BlackBerry parent RIM bought QNX Software Systems, a maker of embedded real-time operating systems, this past April. Back then, the purchase was relatively low-key, and it seemed that integration between BlackBerrys and high-end automobile computers would be the most interesting upshot.
But with a report from Bloomberg that RIM's rumored BlackPad tablet will run a version of the QNX operating system rather than BlackBerry OS, the acquisition looks to have been the first step in a strategic change in direction for the company.
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Why would RIM shoulder the burden of supporting two separate operating systems, when the company already has a mobile OS? An intriguing bit of speculation comes from one of Bloomberg's unnamed sources, who says it "may have been simpler and faster to use QNX because the BlackBerry 6 OS includes legacy software code from older BlackBerry phones."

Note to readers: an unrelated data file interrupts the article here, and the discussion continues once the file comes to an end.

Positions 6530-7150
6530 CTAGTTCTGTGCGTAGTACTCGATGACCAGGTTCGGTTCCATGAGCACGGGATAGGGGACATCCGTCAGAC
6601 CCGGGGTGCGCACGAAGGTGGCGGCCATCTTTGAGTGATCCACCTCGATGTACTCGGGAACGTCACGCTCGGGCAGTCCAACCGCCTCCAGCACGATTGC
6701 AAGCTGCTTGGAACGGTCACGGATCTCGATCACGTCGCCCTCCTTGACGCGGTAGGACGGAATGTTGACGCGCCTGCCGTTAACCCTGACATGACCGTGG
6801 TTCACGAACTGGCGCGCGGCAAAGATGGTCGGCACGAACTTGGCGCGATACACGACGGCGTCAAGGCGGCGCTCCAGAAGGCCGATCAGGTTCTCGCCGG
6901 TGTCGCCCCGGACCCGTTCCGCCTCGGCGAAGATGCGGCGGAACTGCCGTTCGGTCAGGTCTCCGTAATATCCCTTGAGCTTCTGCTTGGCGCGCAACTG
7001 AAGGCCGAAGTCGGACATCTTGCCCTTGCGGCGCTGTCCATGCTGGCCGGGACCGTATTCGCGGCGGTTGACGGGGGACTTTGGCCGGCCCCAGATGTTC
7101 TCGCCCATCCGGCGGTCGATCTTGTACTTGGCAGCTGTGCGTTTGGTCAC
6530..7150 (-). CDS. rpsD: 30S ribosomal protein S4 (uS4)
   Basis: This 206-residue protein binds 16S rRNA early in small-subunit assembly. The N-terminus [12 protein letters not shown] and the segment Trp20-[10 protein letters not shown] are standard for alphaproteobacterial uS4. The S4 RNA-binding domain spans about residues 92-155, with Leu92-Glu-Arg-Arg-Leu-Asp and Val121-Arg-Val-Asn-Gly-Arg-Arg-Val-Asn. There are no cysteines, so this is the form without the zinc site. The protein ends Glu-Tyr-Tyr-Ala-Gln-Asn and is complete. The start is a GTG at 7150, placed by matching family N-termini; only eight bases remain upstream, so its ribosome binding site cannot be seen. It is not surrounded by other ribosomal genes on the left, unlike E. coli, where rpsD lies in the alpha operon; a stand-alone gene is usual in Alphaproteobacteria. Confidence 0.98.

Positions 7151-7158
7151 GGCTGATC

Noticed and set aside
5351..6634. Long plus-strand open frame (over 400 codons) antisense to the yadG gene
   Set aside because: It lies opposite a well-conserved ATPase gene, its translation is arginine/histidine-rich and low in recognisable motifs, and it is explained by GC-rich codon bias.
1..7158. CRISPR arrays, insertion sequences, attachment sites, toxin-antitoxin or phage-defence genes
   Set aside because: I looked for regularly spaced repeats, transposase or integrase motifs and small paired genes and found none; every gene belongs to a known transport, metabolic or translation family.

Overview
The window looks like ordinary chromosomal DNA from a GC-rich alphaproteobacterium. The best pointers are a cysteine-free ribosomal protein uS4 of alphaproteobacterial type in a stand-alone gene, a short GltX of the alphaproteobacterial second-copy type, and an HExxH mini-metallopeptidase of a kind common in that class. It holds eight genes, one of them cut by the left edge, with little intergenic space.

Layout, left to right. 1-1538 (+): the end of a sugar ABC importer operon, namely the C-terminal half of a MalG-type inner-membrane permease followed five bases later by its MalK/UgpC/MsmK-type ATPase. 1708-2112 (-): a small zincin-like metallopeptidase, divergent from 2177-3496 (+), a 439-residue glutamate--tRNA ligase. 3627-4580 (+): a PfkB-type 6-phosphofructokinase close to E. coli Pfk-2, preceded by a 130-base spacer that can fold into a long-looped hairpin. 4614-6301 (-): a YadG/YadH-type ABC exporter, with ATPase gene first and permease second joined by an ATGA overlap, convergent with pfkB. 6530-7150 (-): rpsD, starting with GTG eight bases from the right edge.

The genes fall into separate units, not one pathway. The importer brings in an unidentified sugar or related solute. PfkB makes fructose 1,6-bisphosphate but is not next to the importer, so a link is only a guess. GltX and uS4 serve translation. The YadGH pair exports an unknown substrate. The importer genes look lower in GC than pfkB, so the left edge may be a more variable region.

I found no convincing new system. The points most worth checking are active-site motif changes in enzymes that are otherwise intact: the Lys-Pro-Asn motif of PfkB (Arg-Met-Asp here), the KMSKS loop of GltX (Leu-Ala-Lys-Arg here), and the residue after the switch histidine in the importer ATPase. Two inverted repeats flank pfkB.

That legacy cruft may be a big part of what's holding back the operating system for RIM's smartphones; instead of being a separate product, the QNX-based BlackPad OS may turn out to be the first iteration of an operating system that will find itself on future BlackBerrys as well.
QNX is a Unix-like OS with a Posix programming interface available to programmers; this may make it more attractive to developers than BlackBerry OS, whose apps are primarily built with the Java ME platform that is losing favor. QNX also has a great reputation for stability and security -- after all, it serves as the OS for systems running cardiac monitors, tanks, and nuclear power plants.